What a year it's been for football - here are JOE's 2018 highlights 4 months ago

What a year it's been for football - here are JOE's 2018 highlights

What a year it's been, in football if nothing else

Yes, global politics is still a shit storm, along with the increasing and more perilous warnings about the bleak future for our planet's climate, but there was also a brilliant World Cup. So, swings and roundabouts.

As with any year featuring a World Cup, as well as the customary domestic football and continental tournaments, 2018 had a plethora of stunning moments.

With the year coming to an end in the way that almost every year does, it seems like the appropriate time to look back at those moments, so here we go...

Liverpool's 2017/18 Champions League run

We're going to start with one of the most surprising stories from last season: Liverpool's run to the 2017/18 Champions League final. Jurgen Klopp's team were totally unfancied going into the competition, having waited ten years since their last semi-final appearance.

Nonetheless, they pulverised their opponents with a level of pressing and counter-attacking that few had expected. It saw them comfortably defeat Porto and utterly blow away eventual Premier League winners Manchester City, before beating AS Roma in the semis.


It was a thrilling run that even saw neutrals cheering for a team playing genuinely attacking football and succeeding as a result. Yes, they lost the final but even that was entertaining because...

The most soap opera Champions League final in ages

As good as Liverpool's run in the Champions League was, in terms of drama few things could top the manner in which they lost the final to Real Madrid. Coming into the game Liverpool were the plucky upstarts and Madrid the evil jocks - and the LaLiga side fulfilled their role of villain perfectly.

They did so early on, as shithouse-in-chief Sergio Ramos grabbed the bull by the horns. That bull was Mohamed Salah and the horns were the Egyptian's arm which Ramos hooked as the two collided only half an hour into the game - resulting in Salah dislocating his shoulder and departing the pitch.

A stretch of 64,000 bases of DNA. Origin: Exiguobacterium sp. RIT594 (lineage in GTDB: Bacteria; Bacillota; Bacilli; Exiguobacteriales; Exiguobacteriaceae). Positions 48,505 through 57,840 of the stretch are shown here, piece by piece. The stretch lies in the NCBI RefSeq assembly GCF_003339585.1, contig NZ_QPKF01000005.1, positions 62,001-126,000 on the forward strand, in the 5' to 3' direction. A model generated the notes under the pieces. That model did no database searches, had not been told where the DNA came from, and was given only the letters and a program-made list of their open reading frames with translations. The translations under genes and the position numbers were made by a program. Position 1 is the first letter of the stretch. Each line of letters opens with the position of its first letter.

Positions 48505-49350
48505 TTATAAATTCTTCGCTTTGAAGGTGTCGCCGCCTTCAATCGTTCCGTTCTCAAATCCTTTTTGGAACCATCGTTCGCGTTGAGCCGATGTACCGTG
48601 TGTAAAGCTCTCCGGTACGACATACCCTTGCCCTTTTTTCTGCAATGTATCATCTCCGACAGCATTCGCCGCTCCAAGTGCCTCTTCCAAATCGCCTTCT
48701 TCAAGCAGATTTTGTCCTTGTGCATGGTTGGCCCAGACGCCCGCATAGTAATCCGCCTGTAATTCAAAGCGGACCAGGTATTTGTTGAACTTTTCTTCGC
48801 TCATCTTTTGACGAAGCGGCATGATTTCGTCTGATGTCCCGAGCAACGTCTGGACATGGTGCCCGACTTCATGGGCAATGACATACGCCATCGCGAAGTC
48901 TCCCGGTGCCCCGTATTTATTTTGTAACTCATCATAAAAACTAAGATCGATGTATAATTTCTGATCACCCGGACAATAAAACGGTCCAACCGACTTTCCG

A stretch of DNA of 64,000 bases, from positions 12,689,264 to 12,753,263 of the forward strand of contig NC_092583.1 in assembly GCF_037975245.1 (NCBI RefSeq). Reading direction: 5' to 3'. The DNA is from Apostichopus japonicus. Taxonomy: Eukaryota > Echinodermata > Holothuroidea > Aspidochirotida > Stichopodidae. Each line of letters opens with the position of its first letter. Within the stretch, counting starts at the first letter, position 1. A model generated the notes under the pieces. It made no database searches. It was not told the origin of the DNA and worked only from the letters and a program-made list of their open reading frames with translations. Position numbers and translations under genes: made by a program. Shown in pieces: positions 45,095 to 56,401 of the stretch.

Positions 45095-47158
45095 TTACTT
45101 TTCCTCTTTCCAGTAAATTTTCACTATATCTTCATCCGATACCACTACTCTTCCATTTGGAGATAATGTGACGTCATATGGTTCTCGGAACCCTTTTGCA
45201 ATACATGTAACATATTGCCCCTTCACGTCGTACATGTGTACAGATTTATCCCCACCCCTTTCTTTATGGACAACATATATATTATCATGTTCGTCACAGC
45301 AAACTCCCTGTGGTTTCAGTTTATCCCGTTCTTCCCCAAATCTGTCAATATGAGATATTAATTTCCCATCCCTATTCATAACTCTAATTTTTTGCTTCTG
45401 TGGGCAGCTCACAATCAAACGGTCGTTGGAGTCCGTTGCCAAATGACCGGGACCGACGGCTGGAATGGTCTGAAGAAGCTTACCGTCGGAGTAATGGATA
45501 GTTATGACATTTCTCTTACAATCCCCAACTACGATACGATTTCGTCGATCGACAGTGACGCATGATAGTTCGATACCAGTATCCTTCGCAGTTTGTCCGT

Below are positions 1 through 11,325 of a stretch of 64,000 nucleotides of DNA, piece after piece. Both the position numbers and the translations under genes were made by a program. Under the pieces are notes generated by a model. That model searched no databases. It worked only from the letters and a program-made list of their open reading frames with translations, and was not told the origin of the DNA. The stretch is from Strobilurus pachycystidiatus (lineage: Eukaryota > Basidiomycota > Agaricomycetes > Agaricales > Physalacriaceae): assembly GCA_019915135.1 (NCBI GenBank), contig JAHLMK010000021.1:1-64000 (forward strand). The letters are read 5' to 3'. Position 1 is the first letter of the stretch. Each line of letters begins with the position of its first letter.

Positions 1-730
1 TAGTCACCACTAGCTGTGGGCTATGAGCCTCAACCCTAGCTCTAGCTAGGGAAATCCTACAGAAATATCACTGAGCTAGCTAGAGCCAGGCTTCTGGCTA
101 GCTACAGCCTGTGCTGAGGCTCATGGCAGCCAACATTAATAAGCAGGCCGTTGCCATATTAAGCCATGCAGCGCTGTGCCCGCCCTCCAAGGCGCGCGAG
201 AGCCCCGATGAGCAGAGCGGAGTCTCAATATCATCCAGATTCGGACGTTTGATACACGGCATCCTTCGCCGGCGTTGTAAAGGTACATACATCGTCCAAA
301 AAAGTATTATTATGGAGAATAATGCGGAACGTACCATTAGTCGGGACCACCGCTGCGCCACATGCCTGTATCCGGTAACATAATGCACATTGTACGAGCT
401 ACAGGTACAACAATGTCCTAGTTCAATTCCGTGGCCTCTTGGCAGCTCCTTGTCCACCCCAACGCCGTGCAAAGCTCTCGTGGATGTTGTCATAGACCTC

What followed was as ludicrous as it was a thrill to watch. Madrid's opener came courtesy of a torturous/hilarious Loris Karius error as the German goalkeeper threw the ball against Karim Benzema's leg and in. Five minutes later Liverpool equalised through Sadio Mane and their hope was evident. They could do it, they could really do it.

And they might have if, less than 10 minutes later, Gareth Bale hadn't scored a fucking exquisite bicycle kick.

That took the wind out of Liverpool's sails, before Madrid decided to simply burn the sails altogether courtesy of another goal that came from another awful Karius error.


It had it all, and it will never be forgotten.

Kieran Trippier's free-kick against Croatia

Prior to the summer of 2018 there were two solid facts surrounding the England national team. Firstly, England teams don't do well at international tournaments. Secondly, England players don't do extraordinary things at international tournaments.

For decades these two statements were almost set in stone, but last summer that all changed and the moment that encapsulated this change more than any other was Kieran Trippier having the audacity to score a spectacular free-kick in a World Cup semi-final.

It was a brilliant strike. Always high, never close to wall or keeper, always going in. Stupendous. How, given the history that has preceded this team, he even let this consideration enter his mind, is beyond us all. But we're glad he did it, because it was great.

England winning a penalty fucking shoot-out


Go on, watch it again. You know you want to. You can't resist it.

Jordan Pickford's save vs Colombia